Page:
Wake Up With Beauty Day & Night

Make-Up Tattoo
By Summer



Did you know ...

Skin is the bodies’ largest organ, so taking care if it should be a priority for us all.  Skin is made up of three layers, each with its own important role.

The outside layer is the epidermis.  The bottom of the epidermis is constantly forming new cells which start to move to the top of the epidermis once they are completed.  At the top of the epidermis, old cells die and eventually flake off, to be replaced with the newly formed cells.  In fact, every minute of the day we loose between 30,000 and 40,000 dead skin cells from the surface of our skin!


The layer under the epidermis is called the dermis.  The dermis contains nerve endings, blood vessels, oil glands and sweat glands, and also tough and stretchy collagen and elastin.


The third and bottom layer is subcutaneous fat.  It is made up mostly of fat and helps our bodies stay warm and absorb shocks, such as bumps and bruises.  The subcutaneous layer also helps hold our skin to all the tissues underneath.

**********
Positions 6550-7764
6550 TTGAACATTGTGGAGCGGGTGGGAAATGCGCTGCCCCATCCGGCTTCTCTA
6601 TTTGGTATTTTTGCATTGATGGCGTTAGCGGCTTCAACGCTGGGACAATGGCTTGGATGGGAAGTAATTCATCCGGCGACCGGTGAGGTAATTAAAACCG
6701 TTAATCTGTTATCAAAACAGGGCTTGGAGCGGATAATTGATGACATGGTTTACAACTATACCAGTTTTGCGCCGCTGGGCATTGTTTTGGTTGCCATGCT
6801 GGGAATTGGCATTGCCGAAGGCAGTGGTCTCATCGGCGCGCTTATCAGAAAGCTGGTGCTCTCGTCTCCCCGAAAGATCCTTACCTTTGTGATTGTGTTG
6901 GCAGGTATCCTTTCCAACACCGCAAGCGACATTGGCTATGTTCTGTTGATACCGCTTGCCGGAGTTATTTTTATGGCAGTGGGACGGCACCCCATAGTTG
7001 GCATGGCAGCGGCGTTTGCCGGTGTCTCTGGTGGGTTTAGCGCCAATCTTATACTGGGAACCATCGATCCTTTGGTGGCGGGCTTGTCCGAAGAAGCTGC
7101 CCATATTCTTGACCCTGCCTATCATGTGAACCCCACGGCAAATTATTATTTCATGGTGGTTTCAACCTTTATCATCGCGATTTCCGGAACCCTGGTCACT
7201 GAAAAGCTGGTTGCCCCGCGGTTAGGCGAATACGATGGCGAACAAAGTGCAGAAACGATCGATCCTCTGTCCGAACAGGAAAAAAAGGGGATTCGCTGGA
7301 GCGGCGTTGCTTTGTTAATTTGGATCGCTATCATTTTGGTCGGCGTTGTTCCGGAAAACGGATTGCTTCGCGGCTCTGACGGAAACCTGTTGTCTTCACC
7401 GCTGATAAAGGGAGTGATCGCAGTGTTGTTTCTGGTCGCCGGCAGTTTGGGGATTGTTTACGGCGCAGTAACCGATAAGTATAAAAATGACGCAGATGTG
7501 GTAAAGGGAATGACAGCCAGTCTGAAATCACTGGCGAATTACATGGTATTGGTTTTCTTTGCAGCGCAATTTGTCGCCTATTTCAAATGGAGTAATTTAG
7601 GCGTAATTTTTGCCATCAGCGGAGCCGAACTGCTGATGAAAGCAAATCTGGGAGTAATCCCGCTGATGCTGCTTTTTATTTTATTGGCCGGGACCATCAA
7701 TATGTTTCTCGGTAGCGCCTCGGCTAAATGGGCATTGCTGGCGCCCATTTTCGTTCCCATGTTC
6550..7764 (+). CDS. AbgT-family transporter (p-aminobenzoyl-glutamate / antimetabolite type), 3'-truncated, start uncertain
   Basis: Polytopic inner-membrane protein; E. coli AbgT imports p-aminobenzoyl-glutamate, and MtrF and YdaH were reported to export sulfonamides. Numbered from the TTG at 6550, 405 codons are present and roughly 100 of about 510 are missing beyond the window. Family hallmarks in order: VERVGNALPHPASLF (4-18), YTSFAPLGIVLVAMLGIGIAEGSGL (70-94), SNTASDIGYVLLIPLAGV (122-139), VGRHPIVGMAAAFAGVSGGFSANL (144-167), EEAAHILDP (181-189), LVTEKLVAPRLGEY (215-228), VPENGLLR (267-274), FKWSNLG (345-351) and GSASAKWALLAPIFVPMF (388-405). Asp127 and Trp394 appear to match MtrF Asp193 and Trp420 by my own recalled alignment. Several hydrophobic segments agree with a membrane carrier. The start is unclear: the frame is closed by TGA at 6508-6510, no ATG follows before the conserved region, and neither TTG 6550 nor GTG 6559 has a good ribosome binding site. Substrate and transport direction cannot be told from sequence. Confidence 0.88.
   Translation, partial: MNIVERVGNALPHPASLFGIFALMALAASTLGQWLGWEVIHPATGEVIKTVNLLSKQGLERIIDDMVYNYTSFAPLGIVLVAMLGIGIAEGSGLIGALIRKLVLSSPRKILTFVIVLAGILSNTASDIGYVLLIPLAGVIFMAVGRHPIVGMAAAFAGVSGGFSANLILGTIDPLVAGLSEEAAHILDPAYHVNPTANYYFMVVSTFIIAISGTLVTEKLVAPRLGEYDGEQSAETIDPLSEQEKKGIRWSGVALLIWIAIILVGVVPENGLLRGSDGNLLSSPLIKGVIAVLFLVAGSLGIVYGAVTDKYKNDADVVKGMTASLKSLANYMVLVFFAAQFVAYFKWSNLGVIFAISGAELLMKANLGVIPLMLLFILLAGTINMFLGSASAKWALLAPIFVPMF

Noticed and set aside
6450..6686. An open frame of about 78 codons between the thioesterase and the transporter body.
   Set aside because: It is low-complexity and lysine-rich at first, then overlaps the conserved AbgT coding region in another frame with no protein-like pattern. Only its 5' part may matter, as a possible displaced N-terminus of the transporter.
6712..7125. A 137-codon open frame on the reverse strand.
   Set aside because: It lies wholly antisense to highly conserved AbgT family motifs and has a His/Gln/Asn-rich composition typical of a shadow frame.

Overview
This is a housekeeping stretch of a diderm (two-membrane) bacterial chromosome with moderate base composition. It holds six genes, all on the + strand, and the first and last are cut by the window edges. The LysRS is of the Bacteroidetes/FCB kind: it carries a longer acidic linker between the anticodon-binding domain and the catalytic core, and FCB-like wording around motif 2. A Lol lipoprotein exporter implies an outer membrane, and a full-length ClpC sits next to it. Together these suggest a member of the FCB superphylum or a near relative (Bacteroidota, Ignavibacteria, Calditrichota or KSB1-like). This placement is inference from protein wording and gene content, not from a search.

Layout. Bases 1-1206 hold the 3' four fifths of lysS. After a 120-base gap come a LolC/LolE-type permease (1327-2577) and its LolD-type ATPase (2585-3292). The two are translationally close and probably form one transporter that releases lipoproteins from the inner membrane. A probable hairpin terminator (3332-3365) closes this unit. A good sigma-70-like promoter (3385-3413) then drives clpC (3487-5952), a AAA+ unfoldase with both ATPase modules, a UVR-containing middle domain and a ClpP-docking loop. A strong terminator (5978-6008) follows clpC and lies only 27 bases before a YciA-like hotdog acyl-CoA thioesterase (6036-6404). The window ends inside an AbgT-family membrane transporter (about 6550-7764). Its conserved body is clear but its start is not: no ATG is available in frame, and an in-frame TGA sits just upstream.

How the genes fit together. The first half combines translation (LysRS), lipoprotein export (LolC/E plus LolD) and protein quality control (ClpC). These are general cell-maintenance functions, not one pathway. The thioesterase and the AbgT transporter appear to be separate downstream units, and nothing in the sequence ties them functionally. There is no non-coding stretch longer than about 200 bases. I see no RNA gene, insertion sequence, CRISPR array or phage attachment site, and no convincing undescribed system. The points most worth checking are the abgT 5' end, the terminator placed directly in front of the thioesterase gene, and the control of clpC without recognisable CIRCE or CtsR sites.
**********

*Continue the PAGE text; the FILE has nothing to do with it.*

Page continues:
* Skin concerns falls into two fundamental categories.  The first category is a medical problem with skin which may include rashes, infections from bacteria, skin irritations, acne, fungal infections, herpes and other common skin disorders.  Short-term medical skin conditions can include sunburn, itches, insect bits, minor skin cuts, and bruises.


The second category is cosmetic concerns with skin.  This includes aging, daily skin care and the effects of diet on the skin.


Some skin concerns transcend both categories, whereas good skin often signifies overall good health and wellbeing,  poor skin could well be a sign all is not well internally or be a result of many years of poor diet and skincare. 



























Did you know…

Permanent makeup is a cosmetic technique which employs tattoos (permanent pigmentation of the dermis) as a means of producing designs that resemble makeup, such as eye lining and other permanent enhancing colors to the skin of the face, lips, and eyelids. It is also used to produce artificial eyebrows, particularly in people who have lost them as a consequence of old age, disease, such as alopecia, chemotherapy, or a genetic disturbance, and to disguise scars and white spots in the skin such as in vitiligo. It is also used to restore or enhance the breast's areola, such as after breast surgery.